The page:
With almost everything in shorter supply or higher in price these days, looking into ways to extend what you have, or even changing up your usual modus operandi, may be the way to go. To help guide your way, W. Garrett Owen, Ph.D., from Ohio State presented “Extending Your Peat and Exploring Alternative Substrate Components” at the most recent Great Lakes Expo.
Owen explained that substrates provide four services: plant support, nutrient retention, aeration and water retention. Recent research has focused on peat conservation, due to sustainability concerns, irrigation scarcity and rising costs.
Substrates are commonly comprised of the following components: peat moss, coconut coir, aged pine bark, wood fiber, vermiculite, perlite, rice hulls and wood chips. Additives can include calcitic limestone, dolomitic limestone, hydrated limestone and calcium sulfate. Newer options are being researched, though.
Peat and bark alternatives include wood, miscanthus, switchgrass, corn stover, wheat straw, fescue stubble, ryegrass stubble, cotton gin trash, hemp fiber, culled nursery trees, unsold Christmas trees, bamboo and biosolids compost.
Owen’s research looked specifically at red pine tree usage, in which the wood is either shredded, chipped or made fibrous. “It will never replace peat but it can be used as an amendment,” he said. Red pine is found across the Great Lakes region, in the Northeast and through the Mid-Atlantic.
To test its efficacy, his team prepared four mixes of substrates: 100% red pine, 80/20 red pine/perlite, 60/20/20 red pine/perlite/peat and 80/20 peat/perlite (all of which were amended with dolomitic limestone and a wetting agent). “We want something lightweight for both the grower and to lessen transportation costs,” Owen said.
The seeds of five species – Chinese cabbage, cucumber, French marigold, radish and tomato – were sown in five five-inch diameter containers filled with each of the four prepared substrates. The team found that after 14 days there were no negative effects on germination from phytotoxicity or chlorosis.
They also wanted to judge performance, so a plant growth trial was performed with Calibrachoa, petunia, French marigold, tomato, geranium, vinca and pepper, each transplanted into five-inch containers filled with each substrate. Owen reported they did see chlorosis with the 100% pine substrate, but some species had no issue with any of the mixes.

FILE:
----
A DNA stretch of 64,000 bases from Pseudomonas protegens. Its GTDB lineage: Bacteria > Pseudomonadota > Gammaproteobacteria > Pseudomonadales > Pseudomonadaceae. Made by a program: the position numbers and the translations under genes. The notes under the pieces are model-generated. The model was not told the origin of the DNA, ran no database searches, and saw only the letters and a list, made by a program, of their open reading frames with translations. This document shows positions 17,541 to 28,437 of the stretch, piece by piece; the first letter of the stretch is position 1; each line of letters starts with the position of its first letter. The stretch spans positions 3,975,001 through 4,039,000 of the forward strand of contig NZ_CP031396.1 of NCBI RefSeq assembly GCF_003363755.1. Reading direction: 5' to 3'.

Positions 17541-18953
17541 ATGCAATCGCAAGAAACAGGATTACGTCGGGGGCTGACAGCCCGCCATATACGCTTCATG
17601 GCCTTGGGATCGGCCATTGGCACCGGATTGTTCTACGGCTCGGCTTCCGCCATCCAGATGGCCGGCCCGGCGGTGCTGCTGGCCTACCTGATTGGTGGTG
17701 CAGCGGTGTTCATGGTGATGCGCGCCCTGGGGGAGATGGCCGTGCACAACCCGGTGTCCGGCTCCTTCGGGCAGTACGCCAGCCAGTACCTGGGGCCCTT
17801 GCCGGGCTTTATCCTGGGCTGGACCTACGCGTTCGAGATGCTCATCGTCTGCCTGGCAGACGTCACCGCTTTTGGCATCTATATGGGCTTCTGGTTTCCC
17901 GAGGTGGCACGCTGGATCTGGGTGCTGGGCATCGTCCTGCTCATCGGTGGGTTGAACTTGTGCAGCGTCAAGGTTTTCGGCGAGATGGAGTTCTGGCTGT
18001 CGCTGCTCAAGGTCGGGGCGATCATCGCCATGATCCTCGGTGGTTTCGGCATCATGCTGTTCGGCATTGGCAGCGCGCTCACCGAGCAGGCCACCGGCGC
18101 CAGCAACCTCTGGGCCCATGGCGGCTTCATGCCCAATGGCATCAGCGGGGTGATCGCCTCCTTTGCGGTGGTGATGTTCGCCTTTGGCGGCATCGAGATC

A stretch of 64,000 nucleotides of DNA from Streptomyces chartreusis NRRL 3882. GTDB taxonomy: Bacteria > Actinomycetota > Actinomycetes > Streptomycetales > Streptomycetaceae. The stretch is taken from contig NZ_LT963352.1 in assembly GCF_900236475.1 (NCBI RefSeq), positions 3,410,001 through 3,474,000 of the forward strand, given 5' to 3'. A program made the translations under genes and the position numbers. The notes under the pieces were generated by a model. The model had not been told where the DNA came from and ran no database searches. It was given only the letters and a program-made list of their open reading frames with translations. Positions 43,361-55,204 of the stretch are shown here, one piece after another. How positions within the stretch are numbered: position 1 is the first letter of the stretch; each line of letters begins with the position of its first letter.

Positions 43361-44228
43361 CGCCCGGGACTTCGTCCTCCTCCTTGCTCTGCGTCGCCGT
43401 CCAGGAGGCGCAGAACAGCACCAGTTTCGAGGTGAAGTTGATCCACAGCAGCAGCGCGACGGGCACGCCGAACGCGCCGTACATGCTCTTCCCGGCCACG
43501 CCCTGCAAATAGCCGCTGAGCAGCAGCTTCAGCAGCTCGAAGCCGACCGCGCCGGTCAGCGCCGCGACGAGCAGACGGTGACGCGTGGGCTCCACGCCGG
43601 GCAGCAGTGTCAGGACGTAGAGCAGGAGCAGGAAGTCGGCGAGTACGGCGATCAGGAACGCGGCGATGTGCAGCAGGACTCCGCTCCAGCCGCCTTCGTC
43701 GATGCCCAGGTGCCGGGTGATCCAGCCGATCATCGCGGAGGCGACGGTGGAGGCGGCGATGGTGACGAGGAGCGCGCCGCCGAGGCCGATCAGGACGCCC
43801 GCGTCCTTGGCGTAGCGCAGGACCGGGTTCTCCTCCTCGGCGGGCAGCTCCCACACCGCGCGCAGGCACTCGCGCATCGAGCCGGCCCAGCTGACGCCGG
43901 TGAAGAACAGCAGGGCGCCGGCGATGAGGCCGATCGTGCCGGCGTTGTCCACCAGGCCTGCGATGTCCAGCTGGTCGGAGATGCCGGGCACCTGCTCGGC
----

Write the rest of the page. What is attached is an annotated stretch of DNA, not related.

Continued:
Their conclusion was that substrates with 60% to 80% red pine components produce similar or slightly reduced plant growth to peat (which was attributed to the substrate’s greater than 6.2 pH).
“We discovered 60/20/20 was a very nice mix,” Owen said. “I recommend growers who are willing to try [something different] formulate or amend their greenhouse substrates to contain 60% red pine tree in combination with peat and perlite – but they must routinely manage the substrate pH.”
Another route Owen tested for red pine usage was substrate layering. The goal of the practice is to improve drainage and moisture dynamics and optimize nutrient use efficiency.
Again, different combinations were scrutinized. Layers were tested in 4.5-inch pots, true quarts, six-inch pots and gallon pots. The combinations included 100% pine bark; fine pine bark on top of coarse pine bark; traditional pine bark on top of coarse pine bark; and a pine bark/peat mix on top of coarse pine bark.
Owen said the crop growth was similar or superior for containers with substrate layering versus traditional, non-layered substrate-filled containers. Reduced irrigation volume and nutrients did not reduce plant growth. The pots with the coarse material on top also reduced moisture-caused issues and increased dry mass.
“This shows promise in translating to the greenhouse industry,” Owen said. “A 50/50 mix of pine bark and peat/perlite showed favorable comparison to 100% peat/perlite.”
He did offer the caveat that his team did find it was more feasible to layer in larger containers (true quart and up) versus smaller ones. He also said the layering may not be the best idea for hanging baskets either, due to weight. He suggested growers do their own in-house trialing with these mixes too.
In addition to peat alternatives, Owen’s team also considered perlite alternatives. Specifically, they tested how cherry pits might work. He noted that in 2021, 44% of all U.S.-produced perlite (mined, fired and milled) is used by the horticulture industry. He also mentioned that the U.S. is the second largest cherry producer globally – 74% of tart cherries are produced in Michigan, and Wisconsin and New York are also large producers. However, cherry pits are usually destined for the landfill.
Owen wanted to see if those cherry pits could be utilized rather than scrapped. In a trial testing this idea, they grew plants in 80% peat with either 20% perlite or 20% dried cherry pits mixed in.
He reported there was slightly reduced water holding capacity/increased air with the cherry pits, and there was no negative growth difference due to any phytotoxicity. The pits do have a higher pH, though, so they may not be great for the greenhouse – but perhaps they could work for the nursery industry.
by Courtney Llewellyn